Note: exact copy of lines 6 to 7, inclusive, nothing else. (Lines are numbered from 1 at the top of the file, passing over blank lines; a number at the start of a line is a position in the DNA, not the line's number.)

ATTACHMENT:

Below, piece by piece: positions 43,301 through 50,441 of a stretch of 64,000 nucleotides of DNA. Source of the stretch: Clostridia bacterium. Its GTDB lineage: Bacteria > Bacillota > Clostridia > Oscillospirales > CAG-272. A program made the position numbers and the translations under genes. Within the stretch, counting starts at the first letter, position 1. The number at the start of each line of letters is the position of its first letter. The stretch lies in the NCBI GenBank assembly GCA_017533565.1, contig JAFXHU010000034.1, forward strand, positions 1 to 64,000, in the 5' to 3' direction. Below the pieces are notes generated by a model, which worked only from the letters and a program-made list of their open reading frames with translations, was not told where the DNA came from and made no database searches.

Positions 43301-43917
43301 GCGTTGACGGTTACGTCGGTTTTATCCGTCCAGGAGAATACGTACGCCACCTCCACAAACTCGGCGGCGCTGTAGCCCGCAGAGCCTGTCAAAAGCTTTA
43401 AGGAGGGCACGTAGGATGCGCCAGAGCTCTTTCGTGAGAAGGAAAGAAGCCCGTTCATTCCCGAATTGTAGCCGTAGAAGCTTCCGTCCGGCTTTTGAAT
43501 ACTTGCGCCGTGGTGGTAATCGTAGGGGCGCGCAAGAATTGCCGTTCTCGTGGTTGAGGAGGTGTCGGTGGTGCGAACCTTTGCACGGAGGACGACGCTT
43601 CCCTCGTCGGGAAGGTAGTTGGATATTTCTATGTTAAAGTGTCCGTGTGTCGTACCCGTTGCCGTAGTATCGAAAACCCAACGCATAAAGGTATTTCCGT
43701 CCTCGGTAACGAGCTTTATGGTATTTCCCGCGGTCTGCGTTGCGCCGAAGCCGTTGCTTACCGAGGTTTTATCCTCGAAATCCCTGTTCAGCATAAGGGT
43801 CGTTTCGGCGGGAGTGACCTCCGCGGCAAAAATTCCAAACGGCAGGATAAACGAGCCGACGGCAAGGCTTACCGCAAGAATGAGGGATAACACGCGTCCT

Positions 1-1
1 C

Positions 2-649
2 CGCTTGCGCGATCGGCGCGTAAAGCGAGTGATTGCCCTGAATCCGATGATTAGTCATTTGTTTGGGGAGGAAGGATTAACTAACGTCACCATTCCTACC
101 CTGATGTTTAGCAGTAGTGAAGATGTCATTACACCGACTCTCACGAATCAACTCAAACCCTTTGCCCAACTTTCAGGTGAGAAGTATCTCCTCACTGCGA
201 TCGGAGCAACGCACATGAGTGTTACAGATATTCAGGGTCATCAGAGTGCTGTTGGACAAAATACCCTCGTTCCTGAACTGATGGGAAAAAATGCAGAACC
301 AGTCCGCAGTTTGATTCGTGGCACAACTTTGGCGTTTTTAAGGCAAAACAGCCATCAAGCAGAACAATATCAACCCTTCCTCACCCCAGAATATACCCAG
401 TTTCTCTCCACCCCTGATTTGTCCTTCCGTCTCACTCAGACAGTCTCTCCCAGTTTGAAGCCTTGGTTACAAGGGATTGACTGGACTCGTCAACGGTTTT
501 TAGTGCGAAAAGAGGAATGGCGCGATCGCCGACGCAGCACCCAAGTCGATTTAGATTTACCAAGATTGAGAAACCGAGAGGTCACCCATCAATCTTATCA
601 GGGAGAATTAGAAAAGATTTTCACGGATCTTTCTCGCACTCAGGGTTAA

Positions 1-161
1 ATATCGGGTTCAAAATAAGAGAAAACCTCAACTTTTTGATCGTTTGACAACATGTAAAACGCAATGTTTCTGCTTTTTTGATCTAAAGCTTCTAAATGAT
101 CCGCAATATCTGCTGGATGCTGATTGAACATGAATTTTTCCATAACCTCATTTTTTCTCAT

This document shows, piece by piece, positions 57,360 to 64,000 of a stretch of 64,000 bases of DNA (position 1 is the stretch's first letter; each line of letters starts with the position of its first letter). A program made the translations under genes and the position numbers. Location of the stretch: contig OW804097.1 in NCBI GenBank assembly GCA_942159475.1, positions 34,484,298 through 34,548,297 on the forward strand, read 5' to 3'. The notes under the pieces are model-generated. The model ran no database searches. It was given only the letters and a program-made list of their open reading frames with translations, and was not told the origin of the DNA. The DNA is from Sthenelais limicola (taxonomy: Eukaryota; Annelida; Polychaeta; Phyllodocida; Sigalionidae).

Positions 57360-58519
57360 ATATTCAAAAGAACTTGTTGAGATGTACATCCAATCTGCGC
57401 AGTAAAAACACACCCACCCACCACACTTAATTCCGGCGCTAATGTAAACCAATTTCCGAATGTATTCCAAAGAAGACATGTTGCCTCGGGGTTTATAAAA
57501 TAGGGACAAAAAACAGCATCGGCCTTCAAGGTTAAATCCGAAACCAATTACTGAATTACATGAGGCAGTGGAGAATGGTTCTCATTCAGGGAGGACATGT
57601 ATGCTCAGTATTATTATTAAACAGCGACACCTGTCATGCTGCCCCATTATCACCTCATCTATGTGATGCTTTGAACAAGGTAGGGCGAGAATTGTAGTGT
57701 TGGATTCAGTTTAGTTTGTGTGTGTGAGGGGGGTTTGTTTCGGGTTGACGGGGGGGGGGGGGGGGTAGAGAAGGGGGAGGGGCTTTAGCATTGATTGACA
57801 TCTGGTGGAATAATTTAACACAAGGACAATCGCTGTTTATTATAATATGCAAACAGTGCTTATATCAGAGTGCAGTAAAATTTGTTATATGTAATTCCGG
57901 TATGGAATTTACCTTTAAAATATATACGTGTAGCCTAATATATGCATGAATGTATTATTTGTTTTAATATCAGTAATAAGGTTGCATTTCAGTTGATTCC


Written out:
43601 CCCTCGTCGGGAAGGTAGTTGGATATTTCTATGTTAAAGTGTCCGTGTGTCGTACCCGTTGCCGTAGTATCGAAAACCCAACGCATAAAGGTATTTCCGT
43701 CCTCGGTAACGAGCTTTATGGTATTTCCCGCGGTCTGCGTTGCGCCGAAGCCGTTGCTTACCGAGGTTTTATCCTCGAAATCCCTGTTCAGCATAAGGGT